Milou de Moor
A Dutch general practitioner is being sued for not approving the euthanasia of a 19-year-old woman.
The tragic events surrounding the death of Milou de Moor could become an important legal precedent if action is eventually taken against the unnamed doctor.
Ms de Moor lived in the small town of Zaamslag, near the Belgian border. She suffered from lupus, an autoimmune disease, from the age of 12. This was not only painful, but had severe psychological effects. She was subject to depression, mood swings, anger, and blackouts, apart from physical symptoms. At least three years ago she requested euthanasia, apparently with the support of her mother, father and twin sister.
According to the story given to the media by her family and doctors, it appears that all the necessary people had agreed, in accordance with the Dutch law on euthanasia. A date was set for her death. However, at the last minute, the general practitioner reneged and said that she did not believe that euthanasia was appropriate. Then the hospital declined to go ahead, as well.
When Ms de Moor heard the news, she rushed off in a panic and hanged herself in her family’s apple orchard.
Now the family feels stabbed in the back and has filed a complaint with the Dutch Medical Regulatory Board to sue the doctor for refusing permission. “We don’t want the doctor to get away with it,” they say. “The bitter part is that the euthanasia had been approved. It was just a question of fixing the date when Milou would say goodbye,” says her mother.
A hospital in Ghent, just over the border in Belgium, supports the parents and also plans to pursue legal action. “We owe this to Milou. She was hounded into death,” says the hospital.
The family’s story has been treated very sympathetically in the Dutch media. Milou’s sister Janiek has even appeared on a popular TV show to explain her version of events.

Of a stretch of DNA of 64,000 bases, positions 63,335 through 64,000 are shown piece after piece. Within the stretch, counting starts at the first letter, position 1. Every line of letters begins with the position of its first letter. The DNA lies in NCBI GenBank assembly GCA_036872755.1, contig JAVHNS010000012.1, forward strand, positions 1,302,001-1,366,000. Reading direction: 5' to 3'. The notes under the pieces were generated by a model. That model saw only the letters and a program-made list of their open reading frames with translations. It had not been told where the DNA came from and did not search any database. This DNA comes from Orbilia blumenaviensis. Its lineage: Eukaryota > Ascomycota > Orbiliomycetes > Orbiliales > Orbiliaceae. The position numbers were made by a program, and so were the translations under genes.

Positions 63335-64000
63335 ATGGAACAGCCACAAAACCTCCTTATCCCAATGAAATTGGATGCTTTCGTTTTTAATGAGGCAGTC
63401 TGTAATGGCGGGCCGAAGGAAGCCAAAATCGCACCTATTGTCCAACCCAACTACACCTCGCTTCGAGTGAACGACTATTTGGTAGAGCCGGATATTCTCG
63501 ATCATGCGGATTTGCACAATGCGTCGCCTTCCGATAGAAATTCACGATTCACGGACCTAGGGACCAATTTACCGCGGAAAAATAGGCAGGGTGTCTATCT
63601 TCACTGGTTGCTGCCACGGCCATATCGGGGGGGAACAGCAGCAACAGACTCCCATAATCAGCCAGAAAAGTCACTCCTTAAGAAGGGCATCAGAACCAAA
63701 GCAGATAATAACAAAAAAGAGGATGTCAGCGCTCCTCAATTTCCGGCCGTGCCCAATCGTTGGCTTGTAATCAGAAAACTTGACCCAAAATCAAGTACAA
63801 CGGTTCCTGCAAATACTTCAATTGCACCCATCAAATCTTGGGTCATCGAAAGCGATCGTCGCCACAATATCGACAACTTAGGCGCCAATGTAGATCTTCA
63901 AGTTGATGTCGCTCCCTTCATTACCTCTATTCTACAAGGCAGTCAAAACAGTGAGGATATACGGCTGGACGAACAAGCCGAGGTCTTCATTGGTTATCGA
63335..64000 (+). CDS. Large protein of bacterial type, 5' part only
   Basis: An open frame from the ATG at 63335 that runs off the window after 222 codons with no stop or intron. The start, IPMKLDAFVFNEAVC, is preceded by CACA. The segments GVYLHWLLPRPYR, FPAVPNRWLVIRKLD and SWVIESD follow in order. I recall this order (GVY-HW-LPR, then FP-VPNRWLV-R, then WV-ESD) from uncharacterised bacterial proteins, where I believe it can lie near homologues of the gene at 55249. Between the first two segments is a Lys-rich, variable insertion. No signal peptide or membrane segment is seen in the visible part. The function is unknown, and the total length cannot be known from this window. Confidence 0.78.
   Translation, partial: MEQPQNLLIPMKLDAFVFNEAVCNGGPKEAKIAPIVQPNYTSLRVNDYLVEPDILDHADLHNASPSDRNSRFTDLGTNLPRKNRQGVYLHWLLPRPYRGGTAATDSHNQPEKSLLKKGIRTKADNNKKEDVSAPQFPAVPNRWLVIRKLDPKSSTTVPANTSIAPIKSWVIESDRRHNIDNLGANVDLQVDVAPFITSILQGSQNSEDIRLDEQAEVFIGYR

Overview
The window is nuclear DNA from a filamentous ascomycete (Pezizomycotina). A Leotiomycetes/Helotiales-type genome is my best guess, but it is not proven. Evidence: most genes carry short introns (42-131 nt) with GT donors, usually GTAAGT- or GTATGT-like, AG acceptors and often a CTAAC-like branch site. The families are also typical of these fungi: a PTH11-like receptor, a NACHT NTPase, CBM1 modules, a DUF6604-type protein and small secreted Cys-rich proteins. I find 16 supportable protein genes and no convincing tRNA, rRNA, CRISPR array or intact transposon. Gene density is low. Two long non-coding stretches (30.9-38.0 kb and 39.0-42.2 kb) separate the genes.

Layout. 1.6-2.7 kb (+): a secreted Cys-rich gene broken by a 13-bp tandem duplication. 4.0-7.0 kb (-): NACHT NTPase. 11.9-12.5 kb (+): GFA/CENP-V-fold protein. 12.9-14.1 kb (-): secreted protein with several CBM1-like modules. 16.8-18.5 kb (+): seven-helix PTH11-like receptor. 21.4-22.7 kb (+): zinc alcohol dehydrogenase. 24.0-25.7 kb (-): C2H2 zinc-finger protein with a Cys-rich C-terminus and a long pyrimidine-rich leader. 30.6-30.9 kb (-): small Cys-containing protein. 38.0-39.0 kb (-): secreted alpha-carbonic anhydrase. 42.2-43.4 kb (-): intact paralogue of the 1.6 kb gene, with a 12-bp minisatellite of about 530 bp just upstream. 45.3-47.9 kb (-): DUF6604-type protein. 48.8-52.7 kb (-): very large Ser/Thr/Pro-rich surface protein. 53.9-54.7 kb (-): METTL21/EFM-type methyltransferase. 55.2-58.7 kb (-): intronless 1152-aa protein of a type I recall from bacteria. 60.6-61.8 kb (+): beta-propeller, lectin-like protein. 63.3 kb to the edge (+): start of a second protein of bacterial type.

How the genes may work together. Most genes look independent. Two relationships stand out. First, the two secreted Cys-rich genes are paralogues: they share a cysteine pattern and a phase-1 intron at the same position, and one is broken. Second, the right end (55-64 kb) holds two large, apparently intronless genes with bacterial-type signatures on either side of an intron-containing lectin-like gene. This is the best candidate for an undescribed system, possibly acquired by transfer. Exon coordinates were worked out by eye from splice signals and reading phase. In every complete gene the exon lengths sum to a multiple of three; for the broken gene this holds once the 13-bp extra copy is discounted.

This could become a very significant case in the Netherlands – and elsewhere. When it comes to lawsuits, doctors are extremely gun-shy. Their business is healing people, not lining the pockets of lawyers. So they are easily intimidated by threats of legal action, whether as a lawsuit for malpractice or as a complaint to a medical board.
The doctor is currently on holidays and has had no opportunity to defend herself in the media. In her absence, she is being depicted as a heartless functionary who denied Milou her right to a peaceful farewell to her family.
If the doctor is rebuked by the authorities, this could effectively lead to euthanasia on demand in the Netherlands. Thereafter, any patient can claim to be in the grip of “unbearable suffering” – which is all that the Dutch law requires for the euthanasia process to commence. But a teenager with severe emotional problems in addition to an intractable disease is not a good judge of her own future. Perhaps Milou’s doctor thought that better medication, better doctors, and a more upbeat atmosphere in her family would change her outlook completely.
However, rather than fight to save a life, I’ll bet that most Dutch doctors will just rubberstamp every request that passes across their desks. Otherwise they could be crucified in the media and censured by their colleagues. It will be interesting which the Dutch respect more: the informed consent of the patient or the informed consent of the doctor.
Michael Cook is editor of MercatorNet.